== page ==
Various ghostly-goings on are happening over Halloween this year. Hauntings at the Old Hall is 24th-31st October, with frightening happenings in the very haunted hall, with spooky activities, a quiz to solve and storytelling. From 24th October-1st November, prepare to be (slightly) scared as you hunt for ghosts in the garden. On the same days, help solve the case of the missing mansion treasure. www.tattonpark.org.uk
Perfect Pumpkins, Chirk Castle, 26th-31st October
Chirk Castle will provide stencils, carving sets and tea lights, so you can get stuck straight into designing your own pumpkin. On Halloween itself,(31st October), there are plenty of spooky happenings – if you’re brave enough to visit the Castle of Mysteries, children in a Halloween costume get in for free! www.nationaltrust.org.uk
Ghostly Gaslight, Blists Hill Victorian Town, 31st October
Dress up in your scariest costume this Halloween for streets, houses and shops transformed into eerie places of ghouls, ghosts and monsters. The buildings will be illuminated, and fireworks and pyrotechnic effects will light up the sky. Sundial Theatre will perform scenes from the grisly Sweeney Todd, and guests will meet wizards, ghosts and zombies along the way. This safe family event takes place between 6pm and 9pm. www.ironbridge.co.uk
Hallow Brenig, Llyn Brenig, 30th October
Take an eerie walk through the woodland around Llyn Brenig on the 30th, with some spooky surprises to make you jump along the way. Led by a storyteller, who will share some terrifying tales with you as you walk. Are you brave enough? www.llyn-brenig.co.uk
Halloween Spookfest, Prestatyn, 31st October
Prestatyn High Street will get ready for Halloween with lots of activities for children including free facepainting and free pumpkin carving. Join in the free witch hunt, get a medal if you’re in fancy dress, and go trick or treating in all the shops. And in the evening join a ghost hunt through the town. www.atprestatyn.co.uk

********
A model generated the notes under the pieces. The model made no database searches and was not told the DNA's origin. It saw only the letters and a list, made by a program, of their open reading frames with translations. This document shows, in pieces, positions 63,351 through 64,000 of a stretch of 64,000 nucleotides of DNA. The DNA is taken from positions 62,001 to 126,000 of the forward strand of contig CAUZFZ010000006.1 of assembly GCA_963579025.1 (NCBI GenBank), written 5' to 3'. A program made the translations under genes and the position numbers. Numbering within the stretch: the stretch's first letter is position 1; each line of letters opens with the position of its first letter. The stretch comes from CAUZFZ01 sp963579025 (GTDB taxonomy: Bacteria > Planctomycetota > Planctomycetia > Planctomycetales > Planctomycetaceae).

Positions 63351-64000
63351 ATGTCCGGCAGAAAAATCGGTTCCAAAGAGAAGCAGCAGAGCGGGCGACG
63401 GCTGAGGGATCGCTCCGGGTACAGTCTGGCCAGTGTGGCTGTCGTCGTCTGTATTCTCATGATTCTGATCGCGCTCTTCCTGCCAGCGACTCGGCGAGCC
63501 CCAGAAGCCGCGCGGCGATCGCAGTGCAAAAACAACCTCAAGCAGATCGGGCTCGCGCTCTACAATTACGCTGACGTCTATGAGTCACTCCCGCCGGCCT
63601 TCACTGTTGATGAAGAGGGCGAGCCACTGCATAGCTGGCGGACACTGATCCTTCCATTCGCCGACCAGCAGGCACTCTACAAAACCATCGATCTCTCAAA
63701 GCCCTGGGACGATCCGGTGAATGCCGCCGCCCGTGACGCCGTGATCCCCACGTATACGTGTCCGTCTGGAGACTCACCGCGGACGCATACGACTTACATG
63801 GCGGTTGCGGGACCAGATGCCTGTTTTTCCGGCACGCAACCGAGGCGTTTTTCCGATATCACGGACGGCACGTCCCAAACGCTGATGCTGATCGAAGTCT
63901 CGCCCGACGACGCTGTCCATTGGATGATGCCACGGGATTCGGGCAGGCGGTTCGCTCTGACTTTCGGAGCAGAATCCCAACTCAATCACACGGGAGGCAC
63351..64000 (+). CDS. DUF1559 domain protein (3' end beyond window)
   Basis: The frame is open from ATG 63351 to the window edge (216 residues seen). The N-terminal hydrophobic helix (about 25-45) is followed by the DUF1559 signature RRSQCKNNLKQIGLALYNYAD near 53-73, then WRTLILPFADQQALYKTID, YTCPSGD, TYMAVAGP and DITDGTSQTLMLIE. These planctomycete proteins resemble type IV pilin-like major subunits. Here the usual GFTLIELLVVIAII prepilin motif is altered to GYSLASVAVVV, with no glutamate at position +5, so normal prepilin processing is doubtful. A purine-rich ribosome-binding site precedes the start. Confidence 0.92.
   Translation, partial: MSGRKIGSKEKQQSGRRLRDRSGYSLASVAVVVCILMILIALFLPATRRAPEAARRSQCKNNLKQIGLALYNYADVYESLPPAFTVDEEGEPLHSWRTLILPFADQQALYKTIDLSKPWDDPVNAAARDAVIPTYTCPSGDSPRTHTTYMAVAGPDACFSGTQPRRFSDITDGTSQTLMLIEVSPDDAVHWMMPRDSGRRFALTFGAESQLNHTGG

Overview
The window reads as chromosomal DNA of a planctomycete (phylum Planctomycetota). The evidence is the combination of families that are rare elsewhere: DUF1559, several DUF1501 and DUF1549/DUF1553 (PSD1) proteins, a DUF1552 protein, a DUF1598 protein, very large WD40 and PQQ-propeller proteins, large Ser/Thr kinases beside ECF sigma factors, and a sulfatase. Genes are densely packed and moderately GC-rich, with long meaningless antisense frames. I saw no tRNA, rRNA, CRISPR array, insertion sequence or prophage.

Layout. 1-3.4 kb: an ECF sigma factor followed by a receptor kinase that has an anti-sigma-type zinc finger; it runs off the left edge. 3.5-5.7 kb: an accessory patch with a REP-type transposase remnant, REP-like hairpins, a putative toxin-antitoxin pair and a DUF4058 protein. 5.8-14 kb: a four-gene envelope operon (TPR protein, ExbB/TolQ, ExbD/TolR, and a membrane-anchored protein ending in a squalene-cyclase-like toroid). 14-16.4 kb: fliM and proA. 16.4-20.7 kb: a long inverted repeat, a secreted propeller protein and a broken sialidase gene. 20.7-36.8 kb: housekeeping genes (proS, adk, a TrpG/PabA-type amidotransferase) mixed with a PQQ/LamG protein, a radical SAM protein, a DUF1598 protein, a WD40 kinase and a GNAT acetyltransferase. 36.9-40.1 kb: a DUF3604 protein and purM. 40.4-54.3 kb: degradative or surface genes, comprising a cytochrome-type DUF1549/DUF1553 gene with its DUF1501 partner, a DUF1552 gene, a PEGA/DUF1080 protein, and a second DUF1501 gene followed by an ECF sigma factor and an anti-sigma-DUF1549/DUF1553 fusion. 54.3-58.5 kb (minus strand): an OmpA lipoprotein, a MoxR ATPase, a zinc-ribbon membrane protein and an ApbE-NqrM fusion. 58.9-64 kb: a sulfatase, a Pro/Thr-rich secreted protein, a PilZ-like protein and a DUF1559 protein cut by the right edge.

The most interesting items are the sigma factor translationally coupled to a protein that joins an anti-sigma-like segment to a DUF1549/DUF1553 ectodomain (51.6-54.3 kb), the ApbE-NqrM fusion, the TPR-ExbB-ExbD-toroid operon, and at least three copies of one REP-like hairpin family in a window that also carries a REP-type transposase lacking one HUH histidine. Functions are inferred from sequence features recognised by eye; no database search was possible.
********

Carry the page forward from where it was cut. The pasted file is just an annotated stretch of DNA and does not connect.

Get in the Halloween spirit by visiting one of the local heritage railways. They’ve got some fang-tastically wonderful Halloween events for adults and children alike to enjoy, with specially decorated trains, and creepy rides through forests, woodland and local countryside. Expect spooky trips with ghostly storytelling, prizes for dressing up, ghoulish goodie bags, hot food and drinks and other spooky goings-on to send chills down your spine. So, wrap up warm, fish out your scariest (or not so scary) costume and join in for fright-night fun!
Llanberis Lake Railway, 25th-31st October
Do you dare to ride the ghostly train through the Witches Woods to seeks out the spirits and spooks? Suitable for all ages. www.lake-railway.co.uk
Rheidol Railway, 29th-31st October
Journey to Devil’s Bridge, and enjoy a Halloween feast of pork baps, hotdogs, and blackberry and apple. Don’t forget to dress up – there will be a prize for the best children’s costume. May not be suitable for very young children. www.rheidolrailway.co.uk
Severn Valley Railway, 29th-31st October
There’ll be prizes for the best-dressed children, as well as ghoulish goodie bags, and all the stations will be transformed into ghostly scenes – are you brave enough to join the fun?
Visit www.svr.co.uk or call 01562 757900
Talyllyn Railway, 30th-31st October
A spooky ride through the haunted woods at Dolgoch, with goody bags for children, a two-course Halloween feast and prizes for the best pumpkin carved lanterns. Fancy dress is welcome for parents too! Suitable for children of all ages, though the later train might be slightly scarier than the first. www.talyllyn.co.uk
Bala Lake Railway, 30th-31st October
Three trains will run each day, with spooky storytelling on board to tingle your spine. Everyone is encouraged to dress up, and the event is suitable for children. www.bala-lake-railway.co.uk
Welsh Highland Heritage Railway, 31st October
Running for one night only, there will be hot food, a bar, storytelling and a decorated train for the evening’s merriment. The event is suitable for children, and all are encouraged to dress up! www.whr.co.uk
Llangollen Railway, 31st October
There will be prizes, spooky storytelling and a trip through the creepy Dee Valley. Not suitable for children under five. www.llangollen-railway.co.uk
See your region’s What’s On pages for more details on these and other railway events
Not-so-scary Halloween jokes
Q: What do ghosts eat for supper?
Q: What’s a witch’s favourite school subject?
Q: Why are ghosts so bad at lying?
A: Because you can see right through them!
Q: What do birds say on Halloween?
A: Twick or tweet